The key to new product success? Ask…!

Input

Launching a new product or service is tricky…have you ever been seen a new product being offered and thought:  “That’s really cool, but who would actually buy it?”  The problem is generally you don’t know what you don’t know and the stakes are high! Launching products or services without a market to buy them can be an expensive mistake.    Bigger companies can absorb the loss, for a smaller business it can be deadly.

What if you could launch a new product or service and almost guarantee success?   What if you could accurately predict (at least relatively) just how successful it would be?   What if you already had your market established to buy it?

It turns out you can and here’s how.   You simply need to ask your customers what they want.   When you engage your customers and make them part of a new product or service they take ownership in it and when it is released they feel like it was made just for them.   It builds loyalty, it reduces risk and you can likely charge more for something that’s a tailor made solution.

Client Focused Development

Way back in my Vermeer days, it was a competitor that first introduced this way of successfully launching a new product to me. In fact, I discovered they were doing it from a chance conversation.  A client in the Carolinas shared a story with me about how they had “worked with the Engineers (from my competitor’s company) to develop this new feature on a machine”! You would have thought they designed it completely around their input.  Then a couple months later and 2,700 miles apart, a client in Oregon relayed a similar story to me, (actually it sounded like a recording) about how they had helped develop the exact same feature…and they were even thinking about naming it after him!

Had my competitor really misled these two clients into thinking they were developing this new product just for them?  Yes and No.   What they had done was specifically target a certain demographic of their customer base and asked them questions and used their input to develop this new offering.   They stayed in touch with this group throughout the development phase.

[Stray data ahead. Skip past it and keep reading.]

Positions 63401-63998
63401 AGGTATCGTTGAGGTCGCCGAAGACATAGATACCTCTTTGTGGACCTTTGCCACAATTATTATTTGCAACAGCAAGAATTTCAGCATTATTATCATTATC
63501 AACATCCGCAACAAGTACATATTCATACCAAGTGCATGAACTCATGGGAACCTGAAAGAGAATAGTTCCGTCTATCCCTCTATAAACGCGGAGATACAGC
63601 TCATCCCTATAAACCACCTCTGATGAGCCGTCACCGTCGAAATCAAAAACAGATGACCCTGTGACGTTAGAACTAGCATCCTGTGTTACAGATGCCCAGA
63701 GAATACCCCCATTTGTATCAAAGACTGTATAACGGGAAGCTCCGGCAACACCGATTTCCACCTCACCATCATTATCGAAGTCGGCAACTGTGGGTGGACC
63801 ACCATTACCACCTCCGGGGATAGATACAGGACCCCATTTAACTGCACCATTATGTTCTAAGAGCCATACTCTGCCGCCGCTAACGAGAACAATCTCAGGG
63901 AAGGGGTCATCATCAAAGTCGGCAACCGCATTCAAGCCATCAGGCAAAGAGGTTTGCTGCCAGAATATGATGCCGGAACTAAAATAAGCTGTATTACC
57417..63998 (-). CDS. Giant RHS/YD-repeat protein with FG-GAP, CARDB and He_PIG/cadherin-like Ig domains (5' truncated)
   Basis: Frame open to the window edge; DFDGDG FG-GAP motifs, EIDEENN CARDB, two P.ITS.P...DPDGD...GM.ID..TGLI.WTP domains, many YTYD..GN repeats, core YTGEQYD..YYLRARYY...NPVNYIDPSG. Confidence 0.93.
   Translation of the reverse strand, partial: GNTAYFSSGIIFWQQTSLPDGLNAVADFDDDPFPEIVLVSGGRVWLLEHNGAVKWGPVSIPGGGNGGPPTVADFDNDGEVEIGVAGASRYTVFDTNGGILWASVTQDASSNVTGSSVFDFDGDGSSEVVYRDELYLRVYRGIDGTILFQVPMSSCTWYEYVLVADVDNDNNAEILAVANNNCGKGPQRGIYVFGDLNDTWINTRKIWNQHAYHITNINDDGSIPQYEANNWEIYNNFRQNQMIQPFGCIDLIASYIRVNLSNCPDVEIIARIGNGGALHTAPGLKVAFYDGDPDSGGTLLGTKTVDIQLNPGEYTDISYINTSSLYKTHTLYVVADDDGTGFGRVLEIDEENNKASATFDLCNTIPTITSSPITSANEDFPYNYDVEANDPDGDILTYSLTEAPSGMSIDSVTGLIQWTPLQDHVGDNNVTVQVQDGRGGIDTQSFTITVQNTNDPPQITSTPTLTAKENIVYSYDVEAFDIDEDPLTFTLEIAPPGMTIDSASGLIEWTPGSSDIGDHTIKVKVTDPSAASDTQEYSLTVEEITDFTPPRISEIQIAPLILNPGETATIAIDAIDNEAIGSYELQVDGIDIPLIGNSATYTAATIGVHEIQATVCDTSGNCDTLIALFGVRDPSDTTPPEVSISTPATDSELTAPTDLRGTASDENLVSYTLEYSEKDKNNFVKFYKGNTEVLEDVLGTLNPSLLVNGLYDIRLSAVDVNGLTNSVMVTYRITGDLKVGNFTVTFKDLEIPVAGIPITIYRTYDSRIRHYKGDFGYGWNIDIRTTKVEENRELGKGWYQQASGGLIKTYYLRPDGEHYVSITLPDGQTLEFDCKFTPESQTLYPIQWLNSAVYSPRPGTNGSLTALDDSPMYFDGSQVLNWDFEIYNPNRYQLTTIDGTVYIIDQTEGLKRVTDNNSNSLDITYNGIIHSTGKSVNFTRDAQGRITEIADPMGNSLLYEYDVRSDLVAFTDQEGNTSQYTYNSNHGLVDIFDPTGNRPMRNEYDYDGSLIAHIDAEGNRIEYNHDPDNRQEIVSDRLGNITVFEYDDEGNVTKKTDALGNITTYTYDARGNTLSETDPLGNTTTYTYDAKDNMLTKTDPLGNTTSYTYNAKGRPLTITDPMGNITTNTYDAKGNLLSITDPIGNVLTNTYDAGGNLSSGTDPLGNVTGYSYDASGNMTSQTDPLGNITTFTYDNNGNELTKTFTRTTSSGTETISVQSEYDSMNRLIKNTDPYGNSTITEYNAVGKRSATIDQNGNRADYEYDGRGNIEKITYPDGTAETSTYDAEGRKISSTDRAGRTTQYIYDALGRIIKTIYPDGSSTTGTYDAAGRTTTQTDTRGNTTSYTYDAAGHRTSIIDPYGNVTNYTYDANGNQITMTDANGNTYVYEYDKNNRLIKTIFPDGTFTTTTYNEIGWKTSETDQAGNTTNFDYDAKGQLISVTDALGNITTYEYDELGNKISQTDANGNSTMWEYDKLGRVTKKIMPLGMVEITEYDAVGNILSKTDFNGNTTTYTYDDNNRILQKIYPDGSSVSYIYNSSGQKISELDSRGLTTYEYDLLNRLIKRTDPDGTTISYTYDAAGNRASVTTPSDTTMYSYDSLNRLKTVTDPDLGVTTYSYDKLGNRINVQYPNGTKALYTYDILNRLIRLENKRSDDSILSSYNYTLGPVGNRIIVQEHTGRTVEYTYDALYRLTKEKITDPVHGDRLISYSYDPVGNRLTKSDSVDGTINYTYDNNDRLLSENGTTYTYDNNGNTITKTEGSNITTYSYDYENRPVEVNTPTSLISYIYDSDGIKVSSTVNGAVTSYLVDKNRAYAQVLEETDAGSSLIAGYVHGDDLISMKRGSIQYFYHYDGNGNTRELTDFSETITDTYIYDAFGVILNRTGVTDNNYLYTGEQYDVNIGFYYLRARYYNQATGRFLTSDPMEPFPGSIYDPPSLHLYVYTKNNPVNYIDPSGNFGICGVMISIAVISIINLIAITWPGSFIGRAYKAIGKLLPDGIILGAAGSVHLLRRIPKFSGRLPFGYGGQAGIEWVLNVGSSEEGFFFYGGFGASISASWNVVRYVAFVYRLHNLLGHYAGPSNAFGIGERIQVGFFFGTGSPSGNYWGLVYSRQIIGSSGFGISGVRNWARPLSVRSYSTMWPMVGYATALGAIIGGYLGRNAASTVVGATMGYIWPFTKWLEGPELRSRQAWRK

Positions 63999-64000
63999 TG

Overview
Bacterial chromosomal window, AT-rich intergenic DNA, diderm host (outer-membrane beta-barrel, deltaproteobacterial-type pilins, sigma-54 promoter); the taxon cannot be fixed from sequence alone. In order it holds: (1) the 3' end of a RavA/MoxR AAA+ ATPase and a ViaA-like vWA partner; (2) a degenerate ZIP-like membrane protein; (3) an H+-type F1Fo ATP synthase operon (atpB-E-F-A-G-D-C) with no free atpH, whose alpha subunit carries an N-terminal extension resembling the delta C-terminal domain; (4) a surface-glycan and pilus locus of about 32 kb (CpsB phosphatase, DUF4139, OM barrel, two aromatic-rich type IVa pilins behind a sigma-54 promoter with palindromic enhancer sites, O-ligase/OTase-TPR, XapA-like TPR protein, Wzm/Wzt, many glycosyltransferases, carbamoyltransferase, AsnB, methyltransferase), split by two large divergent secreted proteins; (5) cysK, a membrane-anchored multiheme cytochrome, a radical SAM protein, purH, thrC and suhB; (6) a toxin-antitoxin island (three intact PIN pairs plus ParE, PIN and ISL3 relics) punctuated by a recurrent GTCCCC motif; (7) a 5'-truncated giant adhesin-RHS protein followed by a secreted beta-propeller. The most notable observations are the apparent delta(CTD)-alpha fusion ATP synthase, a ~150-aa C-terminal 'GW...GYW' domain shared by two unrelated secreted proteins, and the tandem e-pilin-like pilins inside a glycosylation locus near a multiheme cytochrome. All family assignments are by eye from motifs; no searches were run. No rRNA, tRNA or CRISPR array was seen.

As the product advanced from concept to design to market, they already had established a customer base anticipating the arrival.    No, these clients had technically not created anything and it wasn’t solely their idea, but because they had been asked and made a part of the process they were excited about what “they were helping create” and could not wait to see it hit the market so they could buy it.

Now, I am guessing there were a number of other customers scattered across the country who thought they were developing this exact same feature and if I would have questioned them I would have received the same reply about their involvement.   It was clever, effective and fairly easy to do – a stroke of genius.

A big part of the secret to this technique – developing and launching ‘customized’ new products, is to strategically select who you want to be involved in the project.     In the above example the clients they involved in this were the kind of customers they wanted more of.  They were the influencers, market leaders; customers others were likely to follow and want to emulate.  By getting their buy-in and participation other customers like them would be interested as well.

So before you crank up the presses, hire a marketing company, and build a new website for your latest idea.  I suggest you take another approach and spend some time getting some of your key customers in your target demographic involved.    Tell them you have an idea you would like get their input on.  Create a client advisory council.  Find some way to keep them involved in the process as you develop the idea.   Then the day you roll it out your fan club will be standing in line ready to buy it and they’ll likely bring others with them.

Have you ever used this client sourcing process?  How did it work for you?   We would love to hear your comments in the space below.

Photo by WhyOhGee via Flickr

Chris Steinlage      Kansas City Business Coach

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